You can see from Figure 1-1 that Lean thinking involves a certain amount of jargon – some of it Japanese. This section defines the various terms to help you get Lean thinking as soon as possible:
✓ Heijunka provides the foundation. It encompasses the idea of smoothing processing and production by considering levelling, sequencing and standardising:
• Levelling involves smoothing the volume of production in order to reduce variation, that is, the ups and downs and peaks and troughs that can make planning difficult. Amongst other things, levelling seeks to prevent ‘end-of-period’ peaks, where production is initially slow at the beginning of the month, but then quickens in the
last days of a sale or accounting period, for example.
• Sequencing may well involve mixing the types of work processed.
So, for example, when setting up new loans in a bank, the type of loan being processed is mixed to better match customer demand, and help ensure applications are actioned in date order. So often, people are driven by internal efficiency targets, whereby they process the ‘simple tasks’ first to get them out of the way and ‘hit their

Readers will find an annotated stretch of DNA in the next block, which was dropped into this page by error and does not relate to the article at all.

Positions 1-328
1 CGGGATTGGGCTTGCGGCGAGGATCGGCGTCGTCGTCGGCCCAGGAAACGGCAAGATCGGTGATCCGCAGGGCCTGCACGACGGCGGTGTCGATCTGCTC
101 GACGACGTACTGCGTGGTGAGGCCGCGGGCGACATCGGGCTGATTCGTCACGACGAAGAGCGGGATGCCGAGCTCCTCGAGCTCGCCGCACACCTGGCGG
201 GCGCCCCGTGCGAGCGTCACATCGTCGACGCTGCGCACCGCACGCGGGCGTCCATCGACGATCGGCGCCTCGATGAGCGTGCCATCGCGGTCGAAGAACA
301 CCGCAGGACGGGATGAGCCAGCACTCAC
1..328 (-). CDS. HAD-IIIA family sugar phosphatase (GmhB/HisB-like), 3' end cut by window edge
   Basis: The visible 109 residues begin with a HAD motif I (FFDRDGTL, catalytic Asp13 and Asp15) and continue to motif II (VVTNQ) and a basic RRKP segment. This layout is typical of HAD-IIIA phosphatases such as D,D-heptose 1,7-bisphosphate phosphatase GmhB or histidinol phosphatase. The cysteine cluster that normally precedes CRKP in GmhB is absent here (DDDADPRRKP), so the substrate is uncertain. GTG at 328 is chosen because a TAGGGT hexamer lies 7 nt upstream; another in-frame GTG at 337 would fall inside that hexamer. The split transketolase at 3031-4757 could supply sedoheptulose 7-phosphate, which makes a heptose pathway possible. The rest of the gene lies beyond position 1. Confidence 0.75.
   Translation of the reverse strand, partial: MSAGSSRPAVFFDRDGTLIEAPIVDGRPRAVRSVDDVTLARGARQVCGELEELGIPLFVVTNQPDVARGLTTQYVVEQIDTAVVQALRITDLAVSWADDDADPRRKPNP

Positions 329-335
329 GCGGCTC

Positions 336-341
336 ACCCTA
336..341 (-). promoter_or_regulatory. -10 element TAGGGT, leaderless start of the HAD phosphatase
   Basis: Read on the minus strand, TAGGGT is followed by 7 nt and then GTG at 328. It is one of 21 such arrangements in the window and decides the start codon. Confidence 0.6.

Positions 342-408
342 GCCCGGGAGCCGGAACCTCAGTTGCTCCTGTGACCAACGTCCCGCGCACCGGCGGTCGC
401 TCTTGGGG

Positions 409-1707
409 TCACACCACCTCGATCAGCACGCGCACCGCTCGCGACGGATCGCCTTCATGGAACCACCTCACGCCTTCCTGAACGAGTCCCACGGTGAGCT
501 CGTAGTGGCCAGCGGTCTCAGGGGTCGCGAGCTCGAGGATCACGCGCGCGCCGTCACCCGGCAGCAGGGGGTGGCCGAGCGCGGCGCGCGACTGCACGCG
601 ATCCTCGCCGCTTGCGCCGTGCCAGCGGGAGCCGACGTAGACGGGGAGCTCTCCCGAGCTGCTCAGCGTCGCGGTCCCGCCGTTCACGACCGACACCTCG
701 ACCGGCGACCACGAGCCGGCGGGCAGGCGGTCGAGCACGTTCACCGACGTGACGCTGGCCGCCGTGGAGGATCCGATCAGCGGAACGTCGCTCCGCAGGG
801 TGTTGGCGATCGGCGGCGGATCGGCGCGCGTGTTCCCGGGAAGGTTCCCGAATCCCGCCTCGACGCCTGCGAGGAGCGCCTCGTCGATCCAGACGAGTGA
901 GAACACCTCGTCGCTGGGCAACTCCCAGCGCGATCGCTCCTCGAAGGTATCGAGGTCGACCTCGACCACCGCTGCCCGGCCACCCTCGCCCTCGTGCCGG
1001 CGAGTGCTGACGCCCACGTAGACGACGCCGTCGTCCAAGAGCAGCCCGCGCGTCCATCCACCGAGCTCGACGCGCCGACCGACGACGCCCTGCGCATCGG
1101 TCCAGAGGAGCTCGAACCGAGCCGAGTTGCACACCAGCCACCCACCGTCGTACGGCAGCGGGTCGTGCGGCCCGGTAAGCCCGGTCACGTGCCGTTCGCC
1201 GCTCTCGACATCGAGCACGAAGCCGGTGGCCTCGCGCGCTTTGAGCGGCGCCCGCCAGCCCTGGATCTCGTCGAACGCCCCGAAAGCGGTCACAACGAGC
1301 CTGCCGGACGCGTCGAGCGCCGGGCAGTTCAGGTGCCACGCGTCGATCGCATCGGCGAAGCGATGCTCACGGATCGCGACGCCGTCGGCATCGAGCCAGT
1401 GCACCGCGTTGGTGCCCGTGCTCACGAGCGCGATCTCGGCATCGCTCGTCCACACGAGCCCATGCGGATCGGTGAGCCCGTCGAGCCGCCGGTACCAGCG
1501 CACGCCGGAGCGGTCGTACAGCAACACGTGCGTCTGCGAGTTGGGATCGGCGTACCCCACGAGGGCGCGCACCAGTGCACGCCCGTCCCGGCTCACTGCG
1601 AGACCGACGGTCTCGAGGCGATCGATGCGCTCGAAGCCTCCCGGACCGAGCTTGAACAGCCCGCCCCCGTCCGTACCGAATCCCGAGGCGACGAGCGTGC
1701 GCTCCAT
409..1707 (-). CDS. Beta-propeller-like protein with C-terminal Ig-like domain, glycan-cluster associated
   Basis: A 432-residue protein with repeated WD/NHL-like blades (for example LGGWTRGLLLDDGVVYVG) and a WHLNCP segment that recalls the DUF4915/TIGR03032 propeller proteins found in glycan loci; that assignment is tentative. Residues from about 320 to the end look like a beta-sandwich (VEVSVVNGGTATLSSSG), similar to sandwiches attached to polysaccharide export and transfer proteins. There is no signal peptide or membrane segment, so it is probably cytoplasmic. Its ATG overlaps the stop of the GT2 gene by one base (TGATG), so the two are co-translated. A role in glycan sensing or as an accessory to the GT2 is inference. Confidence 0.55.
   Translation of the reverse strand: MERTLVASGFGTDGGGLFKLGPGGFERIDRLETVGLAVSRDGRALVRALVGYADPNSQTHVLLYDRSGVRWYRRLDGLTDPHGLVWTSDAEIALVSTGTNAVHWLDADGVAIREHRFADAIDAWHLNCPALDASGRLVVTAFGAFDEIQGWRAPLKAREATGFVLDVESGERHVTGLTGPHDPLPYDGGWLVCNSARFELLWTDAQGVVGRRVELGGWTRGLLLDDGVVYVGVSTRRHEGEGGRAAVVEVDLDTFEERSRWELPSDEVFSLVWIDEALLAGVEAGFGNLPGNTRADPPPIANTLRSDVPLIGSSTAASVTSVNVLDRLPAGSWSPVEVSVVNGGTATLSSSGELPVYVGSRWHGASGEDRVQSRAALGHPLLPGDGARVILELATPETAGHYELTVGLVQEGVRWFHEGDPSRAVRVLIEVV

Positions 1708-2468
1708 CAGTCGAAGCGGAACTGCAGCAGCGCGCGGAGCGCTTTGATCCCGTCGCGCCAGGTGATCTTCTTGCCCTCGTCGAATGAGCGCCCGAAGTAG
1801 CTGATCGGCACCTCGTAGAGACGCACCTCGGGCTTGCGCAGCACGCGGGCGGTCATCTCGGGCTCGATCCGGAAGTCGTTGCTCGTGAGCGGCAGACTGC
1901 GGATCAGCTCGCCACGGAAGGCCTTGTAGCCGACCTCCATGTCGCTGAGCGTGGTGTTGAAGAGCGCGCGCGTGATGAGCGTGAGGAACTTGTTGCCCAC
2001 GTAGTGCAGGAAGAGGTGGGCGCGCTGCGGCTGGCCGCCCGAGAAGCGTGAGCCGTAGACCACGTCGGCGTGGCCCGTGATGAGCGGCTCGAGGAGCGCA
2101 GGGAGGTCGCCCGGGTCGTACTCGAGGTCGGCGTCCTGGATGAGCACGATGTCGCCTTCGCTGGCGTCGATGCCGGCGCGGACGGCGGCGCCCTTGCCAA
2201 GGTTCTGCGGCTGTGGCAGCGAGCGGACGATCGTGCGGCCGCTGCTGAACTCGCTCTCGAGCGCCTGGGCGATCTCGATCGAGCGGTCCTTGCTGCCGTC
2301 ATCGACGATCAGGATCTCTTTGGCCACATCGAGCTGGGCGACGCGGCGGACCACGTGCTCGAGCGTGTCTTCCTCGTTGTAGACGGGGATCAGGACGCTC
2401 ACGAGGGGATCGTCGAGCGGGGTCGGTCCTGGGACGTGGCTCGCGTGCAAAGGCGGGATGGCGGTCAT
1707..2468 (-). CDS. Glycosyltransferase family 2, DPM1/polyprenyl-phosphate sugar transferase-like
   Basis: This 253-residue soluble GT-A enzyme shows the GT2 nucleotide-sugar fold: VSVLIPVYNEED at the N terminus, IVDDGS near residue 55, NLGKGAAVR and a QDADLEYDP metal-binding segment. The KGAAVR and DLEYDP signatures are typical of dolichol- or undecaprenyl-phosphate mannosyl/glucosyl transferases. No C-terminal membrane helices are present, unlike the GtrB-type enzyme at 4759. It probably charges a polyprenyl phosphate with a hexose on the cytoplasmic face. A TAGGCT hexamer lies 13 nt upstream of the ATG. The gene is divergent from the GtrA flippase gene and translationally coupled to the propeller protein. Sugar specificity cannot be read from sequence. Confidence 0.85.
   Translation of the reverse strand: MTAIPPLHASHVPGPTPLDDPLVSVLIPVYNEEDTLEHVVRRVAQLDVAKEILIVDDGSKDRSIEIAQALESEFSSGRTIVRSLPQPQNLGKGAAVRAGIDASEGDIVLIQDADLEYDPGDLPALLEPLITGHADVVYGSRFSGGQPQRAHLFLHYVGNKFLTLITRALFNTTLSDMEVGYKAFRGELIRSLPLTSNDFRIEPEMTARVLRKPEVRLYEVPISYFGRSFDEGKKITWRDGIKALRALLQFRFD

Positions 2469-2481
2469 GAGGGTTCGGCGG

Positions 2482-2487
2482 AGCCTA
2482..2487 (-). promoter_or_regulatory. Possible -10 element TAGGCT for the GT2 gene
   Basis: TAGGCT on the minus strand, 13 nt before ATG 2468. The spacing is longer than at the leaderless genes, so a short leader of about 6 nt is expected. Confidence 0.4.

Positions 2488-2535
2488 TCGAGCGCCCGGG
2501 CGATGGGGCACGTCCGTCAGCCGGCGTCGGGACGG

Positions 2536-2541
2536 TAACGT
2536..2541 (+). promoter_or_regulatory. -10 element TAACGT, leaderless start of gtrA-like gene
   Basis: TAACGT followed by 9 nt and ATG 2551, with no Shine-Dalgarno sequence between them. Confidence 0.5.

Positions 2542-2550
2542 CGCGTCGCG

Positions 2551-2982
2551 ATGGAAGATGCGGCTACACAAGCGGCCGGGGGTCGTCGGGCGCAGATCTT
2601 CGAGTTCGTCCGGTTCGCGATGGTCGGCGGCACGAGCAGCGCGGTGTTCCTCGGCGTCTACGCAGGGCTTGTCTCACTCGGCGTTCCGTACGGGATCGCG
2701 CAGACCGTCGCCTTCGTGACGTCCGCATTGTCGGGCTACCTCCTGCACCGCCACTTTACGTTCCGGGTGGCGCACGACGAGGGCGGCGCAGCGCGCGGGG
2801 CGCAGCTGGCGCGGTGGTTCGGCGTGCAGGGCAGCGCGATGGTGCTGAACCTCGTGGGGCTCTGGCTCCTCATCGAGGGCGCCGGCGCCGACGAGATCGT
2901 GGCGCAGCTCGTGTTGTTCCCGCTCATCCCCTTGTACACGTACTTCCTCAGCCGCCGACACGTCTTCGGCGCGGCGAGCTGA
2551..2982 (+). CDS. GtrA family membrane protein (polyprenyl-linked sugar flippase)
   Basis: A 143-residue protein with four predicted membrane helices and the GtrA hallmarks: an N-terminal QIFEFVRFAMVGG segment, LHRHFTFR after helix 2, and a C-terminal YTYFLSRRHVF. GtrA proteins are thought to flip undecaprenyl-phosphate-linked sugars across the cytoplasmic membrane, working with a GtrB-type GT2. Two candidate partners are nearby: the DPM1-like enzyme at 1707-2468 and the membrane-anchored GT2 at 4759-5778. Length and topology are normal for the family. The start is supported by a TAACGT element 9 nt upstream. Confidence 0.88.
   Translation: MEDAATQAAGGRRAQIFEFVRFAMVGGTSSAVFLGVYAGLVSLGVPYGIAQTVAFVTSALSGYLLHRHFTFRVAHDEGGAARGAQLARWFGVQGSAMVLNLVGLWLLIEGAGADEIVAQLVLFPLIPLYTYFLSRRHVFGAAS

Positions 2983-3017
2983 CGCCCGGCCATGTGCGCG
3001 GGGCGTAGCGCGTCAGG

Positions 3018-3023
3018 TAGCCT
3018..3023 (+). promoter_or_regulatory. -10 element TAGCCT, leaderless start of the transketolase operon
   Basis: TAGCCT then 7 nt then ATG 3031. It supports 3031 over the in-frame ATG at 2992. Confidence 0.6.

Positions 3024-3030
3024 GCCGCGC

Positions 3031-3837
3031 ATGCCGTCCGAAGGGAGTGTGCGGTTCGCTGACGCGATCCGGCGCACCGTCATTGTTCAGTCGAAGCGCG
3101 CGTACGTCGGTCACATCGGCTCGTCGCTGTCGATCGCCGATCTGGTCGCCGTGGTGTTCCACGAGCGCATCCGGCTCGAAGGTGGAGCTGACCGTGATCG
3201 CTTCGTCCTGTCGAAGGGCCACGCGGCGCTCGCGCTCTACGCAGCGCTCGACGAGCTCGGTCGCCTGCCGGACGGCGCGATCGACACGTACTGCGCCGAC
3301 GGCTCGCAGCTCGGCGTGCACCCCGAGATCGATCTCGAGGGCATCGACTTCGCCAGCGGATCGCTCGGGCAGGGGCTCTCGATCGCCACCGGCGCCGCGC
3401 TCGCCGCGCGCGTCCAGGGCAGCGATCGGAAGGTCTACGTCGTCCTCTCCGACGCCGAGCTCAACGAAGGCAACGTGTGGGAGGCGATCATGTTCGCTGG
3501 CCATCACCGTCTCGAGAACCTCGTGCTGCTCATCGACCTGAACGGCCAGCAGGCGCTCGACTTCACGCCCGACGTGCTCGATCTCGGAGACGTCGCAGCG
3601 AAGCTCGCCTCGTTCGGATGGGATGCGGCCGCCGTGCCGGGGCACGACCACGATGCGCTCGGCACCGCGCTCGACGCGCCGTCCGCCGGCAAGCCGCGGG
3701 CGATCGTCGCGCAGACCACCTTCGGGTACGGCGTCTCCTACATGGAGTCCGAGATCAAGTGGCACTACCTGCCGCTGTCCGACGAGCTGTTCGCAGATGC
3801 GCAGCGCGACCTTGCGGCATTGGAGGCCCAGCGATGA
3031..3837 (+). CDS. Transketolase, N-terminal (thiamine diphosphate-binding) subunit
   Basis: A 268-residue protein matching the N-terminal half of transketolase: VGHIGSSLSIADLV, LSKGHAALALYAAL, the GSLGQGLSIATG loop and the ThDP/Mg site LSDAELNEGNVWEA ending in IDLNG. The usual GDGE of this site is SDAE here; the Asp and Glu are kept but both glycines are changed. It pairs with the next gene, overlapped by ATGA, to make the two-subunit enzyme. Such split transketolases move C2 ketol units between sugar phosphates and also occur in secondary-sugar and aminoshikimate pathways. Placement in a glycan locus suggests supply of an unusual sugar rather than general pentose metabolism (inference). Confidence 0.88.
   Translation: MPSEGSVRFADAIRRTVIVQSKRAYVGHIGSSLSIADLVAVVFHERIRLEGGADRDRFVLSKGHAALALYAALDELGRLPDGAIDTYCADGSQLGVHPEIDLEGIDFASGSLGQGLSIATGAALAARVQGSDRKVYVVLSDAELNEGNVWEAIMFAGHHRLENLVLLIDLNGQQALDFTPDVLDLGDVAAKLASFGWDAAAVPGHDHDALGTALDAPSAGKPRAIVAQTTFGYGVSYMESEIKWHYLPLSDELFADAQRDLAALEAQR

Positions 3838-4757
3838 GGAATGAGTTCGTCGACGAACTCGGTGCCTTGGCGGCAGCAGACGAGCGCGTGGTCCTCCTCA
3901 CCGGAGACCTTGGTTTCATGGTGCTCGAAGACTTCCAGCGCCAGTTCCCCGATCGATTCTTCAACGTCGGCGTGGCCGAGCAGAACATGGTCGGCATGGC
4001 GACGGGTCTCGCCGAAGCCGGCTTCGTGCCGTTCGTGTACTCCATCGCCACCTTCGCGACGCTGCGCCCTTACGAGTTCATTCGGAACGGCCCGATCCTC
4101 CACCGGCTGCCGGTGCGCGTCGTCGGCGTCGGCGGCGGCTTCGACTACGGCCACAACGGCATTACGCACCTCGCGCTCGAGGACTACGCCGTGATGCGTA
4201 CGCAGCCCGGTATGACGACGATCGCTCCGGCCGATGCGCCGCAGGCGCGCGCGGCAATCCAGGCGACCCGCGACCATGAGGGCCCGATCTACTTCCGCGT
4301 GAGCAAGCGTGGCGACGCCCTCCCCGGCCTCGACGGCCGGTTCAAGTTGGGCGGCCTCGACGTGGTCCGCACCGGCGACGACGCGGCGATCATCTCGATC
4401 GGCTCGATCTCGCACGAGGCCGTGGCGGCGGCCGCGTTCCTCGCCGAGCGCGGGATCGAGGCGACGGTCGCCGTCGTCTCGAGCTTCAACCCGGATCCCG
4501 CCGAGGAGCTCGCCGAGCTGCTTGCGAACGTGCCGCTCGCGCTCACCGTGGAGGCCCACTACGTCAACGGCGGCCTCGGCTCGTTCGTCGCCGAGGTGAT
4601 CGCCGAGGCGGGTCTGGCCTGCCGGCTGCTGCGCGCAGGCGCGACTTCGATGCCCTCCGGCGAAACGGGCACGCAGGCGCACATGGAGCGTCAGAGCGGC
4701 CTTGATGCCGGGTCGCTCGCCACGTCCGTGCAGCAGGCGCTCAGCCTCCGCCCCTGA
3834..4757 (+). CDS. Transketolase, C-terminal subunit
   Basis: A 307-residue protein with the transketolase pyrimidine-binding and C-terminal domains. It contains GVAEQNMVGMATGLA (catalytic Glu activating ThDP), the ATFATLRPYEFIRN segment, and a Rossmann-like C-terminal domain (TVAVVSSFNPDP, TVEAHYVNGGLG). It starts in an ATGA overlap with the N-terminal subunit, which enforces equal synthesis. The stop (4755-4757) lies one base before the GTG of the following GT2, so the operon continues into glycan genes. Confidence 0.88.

numbers’, leaving the more difficult cases to be processed later on.
This means tasks are not processed in date order, and people are
reluctant to get down and tackle a pile of difficult cases at the end
of the week, making things even worse for the customer and the
• Standardising is the third strand of Heijunka. It seeks to reduce
variation in the way the work is carried out, highlighting the
importance of ‘standard work’, of following a standard process
and procedure. It links well to the concept of process manage-
ment, where the process owner continuously seeks to find and
consistently deploy best practice. Remember, however, that you
need to standardise your processes before you can improve them.
Once they’re standardised, you can work on stabilising them, and
now that you fully understand how the processes work, you can
improve them, creating a ‘one best way’ of doing them.
In the spirit of continuous improvement, of course, the ‘one best
way’ of carrying out the process will keep changing, as the people